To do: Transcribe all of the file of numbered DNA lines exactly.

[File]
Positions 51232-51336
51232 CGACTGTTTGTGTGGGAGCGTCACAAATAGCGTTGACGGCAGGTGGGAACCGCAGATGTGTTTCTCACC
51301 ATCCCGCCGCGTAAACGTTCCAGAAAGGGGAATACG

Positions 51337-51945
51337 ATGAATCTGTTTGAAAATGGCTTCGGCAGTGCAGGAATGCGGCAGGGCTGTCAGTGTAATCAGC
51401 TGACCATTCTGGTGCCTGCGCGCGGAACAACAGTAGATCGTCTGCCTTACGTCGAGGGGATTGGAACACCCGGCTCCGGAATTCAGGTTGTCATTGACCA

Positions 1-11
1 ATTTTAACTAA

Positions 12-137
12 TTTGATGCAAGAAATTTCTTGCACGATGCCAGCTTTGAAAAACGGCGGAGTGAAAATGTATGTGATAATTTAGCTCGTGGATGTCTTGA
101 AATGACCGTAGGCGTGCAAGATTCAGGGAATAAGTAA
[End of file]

Positions 51232-51336
51232 CGACTGTTTGTGTGGGAGCGTCACAAATAGCGTTGACGGCAGGTGGGAACCGCAGATGTGTTTCTCACC
51301 ATCCCGCCGCGTAAACGTTCCAGAAAGGGGAATACG

Positions 51337-51945
51337 ATGAATCTGTTTGAAAATGGCTTCGGCAGTGCAGGAATGCGGCAGGGCTGTCAGTGTAATCAGC
51401 TGACCATTCTGGTGCCTGCGCGCGGAACAACAGTAGATCGTCTGCCTTACGTCGAGGGGATTGGAACACCCGGCTCCGGAATTCAGGTTGTCATTGACCA

Positions 1-11
1 ATTTTAACTAA

Positions 12-137
12 TTTGATGCAAGAAATTTCTTGCACGATGCCAGCTTTGAAAAACGGCGGAGTGAAAATGTATGTGATAATTTAGCTCGTGGATGTCTTGA
101 AATGACCGTAGGCGTGCAAGATTCAGGGAATAAGTAA